U.S. Sen. Jim Inhofe (R-Okla.), senior member of the Senate Environment and Public Works Committee, today reintroduced the Lead Exposure Reduction Amendments Act of 2013, which would improve the Environmental Protection Agency's (EPA) Lead Renovation, Repair and Painting Rule (LRRP) in order to increase compliance. The following are cosponsors of the legislation, Sens.David Vitter (R-La.), Chuck Grassley (R-Iowa), Roy Blunt (R-Mo.), Deb Fischer (R-Neb.), Mike Enzi (R-Wyo.), and Tom Coburn (R-Okla.).
"I am pleased to reintroduce this important bill that reduces the regulatory burdens placed on homebuilders and remodelers by the EPA," said Inhofe. "It is important that we take appropriate actions to protect vulnerable populations from the harmfuleffects of lead exposure, but it is imperative that these regulations are not unnecessarily burdensome and costly.
"Currently, the EPA requires contractors to follow extensive safety practices in a one-size fits all approach. Even if the home does not have lead paint or there is not an individual of the at-risk population residing in the home, contractors are required by the EPA to follow the LRRP safety measures which in turn dramatically increase the costs of renovation work. My bill would allow homeowners to opt out of the rule if the home does not place those in the at-risk population in direct harm of lead exposure. It would also require the EPA to develop working test kits to ensure that contractors have the ability to determine whether lead paint actually exists in project homes."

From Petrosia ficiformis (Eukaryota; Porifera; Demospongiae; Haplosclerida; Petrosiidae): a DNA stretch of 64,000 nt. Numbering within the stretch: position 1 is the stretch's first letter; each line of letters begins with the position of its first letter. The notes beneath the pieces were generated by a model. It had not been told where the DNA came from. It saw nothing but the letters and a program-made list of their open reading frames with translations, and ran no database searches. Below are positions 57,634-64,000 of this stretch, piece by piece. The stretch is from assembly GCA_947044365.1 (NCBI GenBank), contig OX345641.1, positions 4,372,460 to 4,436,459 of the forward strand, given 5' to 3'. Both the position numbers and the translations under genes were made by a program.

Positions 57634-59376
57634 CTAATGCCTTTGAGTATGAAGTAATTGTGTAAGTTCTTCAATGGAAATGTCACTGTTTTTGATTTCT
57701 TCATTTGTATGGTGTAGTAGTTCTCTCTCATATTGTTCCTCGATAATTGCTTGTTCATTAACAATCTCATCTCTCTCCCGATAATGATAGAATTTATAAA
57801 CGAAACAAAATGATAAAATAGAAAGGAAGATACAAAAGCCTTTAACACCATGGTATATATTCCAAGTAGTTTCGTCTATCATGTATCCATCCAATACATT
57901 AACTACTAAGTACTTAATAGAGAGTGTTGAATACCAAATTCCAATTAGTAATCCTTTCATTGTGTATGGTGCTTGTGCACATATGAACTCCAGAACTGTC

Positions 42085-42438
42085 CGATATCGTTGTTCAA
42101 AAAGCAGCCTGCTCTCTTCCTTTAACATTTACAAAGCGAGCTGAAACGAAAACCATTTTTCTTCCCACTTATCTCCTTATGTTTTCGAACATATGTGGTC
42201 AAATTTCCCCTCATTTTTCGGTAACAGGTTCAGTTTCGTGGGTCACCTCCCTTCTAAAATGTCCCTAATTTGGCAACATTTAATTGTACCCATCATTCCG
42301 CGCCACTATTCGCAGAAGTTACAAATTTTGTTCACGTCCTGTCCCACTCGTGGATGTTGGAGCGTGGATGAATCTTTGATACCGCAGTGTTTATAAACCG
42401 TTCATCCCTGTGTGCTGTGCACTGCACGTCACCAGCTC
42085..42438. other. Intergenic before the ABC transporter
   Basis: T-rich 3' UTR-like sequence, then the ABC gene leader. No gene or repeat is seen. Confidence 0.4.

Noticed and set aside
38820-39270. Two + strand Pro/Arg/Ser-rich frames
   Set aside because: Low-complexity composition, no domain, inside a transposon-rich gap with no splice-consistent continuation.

The Lead Exposure Reduction Amendments Act of 2013 would accomplish the following:
*Restore the "opt-out provision" which would allow homeowners without small children or pregnant women residing in them to decide whether to require LRRP.
*Suspend the LRRP for homes without small children or pregnant women residing in them, if EPA cannot approve one or more commercially available test kits that meet the regulation's requirements.
*Prohibit EPA from expanding the LRRP to commercial and public buildings until EPA conducts a study demonstrating the need for such an action.
*Provide a de minimus exemption for first-time paperwork violations and provides for an exemption for renovations after a natural disaster.
*Eliminate the requirement that recertification training be "hands on," preventing remodelers having to travel to training facilities out of their region.